In November 2013, voters in the city of Modesto, California, defeated a proposed 1% increase in the local sales tax by just 507 votes. Undeterred by this narrow defeat, Modesto’s mayor and city council will again ask voters to approve a local sales tax increase on this November’s ballot, albeit only 0.5% this time. Recently, this new proposal – known as Measure G – survived a legal challenge by a local taxpayer group.
California imposes a statewide sales tax of 7.5%. Counties and cities may add their own tax on top of this rate. For example, sales in Modesto are presently taxed at 7.625%, although the city only receives 0.75%. The remainder goes to the state and Stanislaus County. Measure G would make the total sales tax 8.125%, raising Modesto’s share to 1.25%.
Modesto Mayor Garrad Marsh told the City Council in June additional taxes were necessary to provide “police and fire services and the rest on economic development and other essentials.” City officials estimate the 0.5% increase will yield an additional $14 million annual revenue. Steve Christensen, Modesto’s budget director, also told the council a 7.625% sales tax would not be out of line for California, as 84% of the state’s cities currently impose higher rates.
Needless to say, not all Modesto residents are eager to pay more in sales tax. The Stanislaus Taxpayers Association, which led the campaign to defeat the 1% increase in 2013, filed a lawsuit in early August, specifically challenging the ballot language of Measure G. When Modesto voters go to the polls in November, they will see a measure titled the “Safer Neighborhoods Initiative,” which promises “To make neighborhoods safer by restoring police patrols, crime prevention, gang suppression and youth development efforts; removing tagging; reducing nuisance properties; strengthening fire/emergency services; increasing neighborhood collaboration; and maintaining other general city services.”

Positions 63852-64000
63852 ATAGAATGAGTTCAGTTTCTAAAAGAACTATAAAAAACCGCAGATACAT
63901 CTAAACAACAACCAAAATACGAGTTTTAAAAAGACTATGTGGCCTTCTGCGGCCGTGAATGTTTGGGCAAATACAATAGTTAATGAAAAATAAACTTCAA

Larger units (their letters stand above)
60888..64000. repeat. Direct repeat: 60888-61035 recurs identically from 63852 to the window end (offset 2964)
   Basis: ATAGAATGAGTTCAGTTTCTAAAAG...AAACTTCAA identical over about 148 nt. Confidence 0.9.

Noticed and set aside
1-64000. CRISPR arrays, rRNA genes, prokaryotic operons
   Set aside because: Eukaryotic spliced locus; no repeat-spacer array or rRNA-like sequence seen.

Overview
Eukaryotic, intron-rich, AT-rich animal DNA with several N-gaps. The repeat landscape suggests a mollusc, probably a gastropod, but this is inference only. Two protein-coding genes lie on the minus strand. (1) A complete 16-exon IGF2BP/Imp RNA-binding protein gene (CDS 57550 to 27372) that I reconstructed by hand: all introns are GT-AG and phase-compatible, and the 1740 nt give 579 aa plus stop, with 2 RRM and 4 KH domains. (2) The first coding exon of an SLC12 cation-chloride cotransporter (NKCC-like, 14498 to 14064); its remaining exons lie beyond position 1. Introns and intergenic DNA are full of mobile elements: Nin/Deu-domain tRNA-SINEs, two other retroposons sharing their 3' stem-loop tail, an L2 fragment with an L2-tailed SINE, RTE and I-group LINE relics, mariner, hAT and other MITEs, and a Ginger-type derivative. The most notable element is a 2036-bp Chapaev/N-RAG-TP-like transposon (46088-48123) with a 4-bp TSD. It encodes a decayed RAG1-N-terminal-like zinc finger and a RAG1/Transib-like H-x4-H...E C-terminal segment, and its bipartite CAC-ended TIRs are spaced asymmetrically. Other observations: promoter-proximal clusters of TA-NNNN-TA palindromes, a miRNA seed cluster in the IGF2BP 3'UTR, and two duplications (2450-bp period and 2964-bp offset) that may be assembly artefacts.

The problem, according to the Stanislaus Taxpayers Association, is that nothing legally requires Modesto to dedicate the additional sales tax revenue to these purposes. Indeed, Measure G proposes a general sales tax increase, as indicated by the reference to “other general city services” in the language above. California law does authorize a city to collect a “special sales tax,” which must be used for a stated purpose. However, special sales taxes must be approved by a two-thirds vote, while a general increase only requires a simple majority.
The taxpayer association’s lawsuit argued the language of Measure G, which was prepared by the Modesto City Attorney’s office, would mislead voters into thinking they were voting on a dedicated, special sales tax rather than a general increase. The taxpayers association added it was inappropriate to refer to Measure G as an “Initiative,” which in California elections traditionally describe a voter-sponsored ballot question, not one placed by a city government. Accordingly, the group asked a judge to direct the city to either adopt different language or drop the ballot question altogether.
The judge did neither. On August 21, Stanislaus County Superior Court Judge Timothy W. Salter rejected the taxpayer association’s lawsuit. According to the Modesto Bee, Salter said changing or dropping Measure G at this point “would substantially interfere with the county election office’s ability to conduct the countywide November election,” and in any event, he was not convinced the language adopted by the city attorney was “false or misleading.”
S.M. Oliva is a writer living in Charlottesville, Virginia. He edits the international legal blog PrivyCouncil.info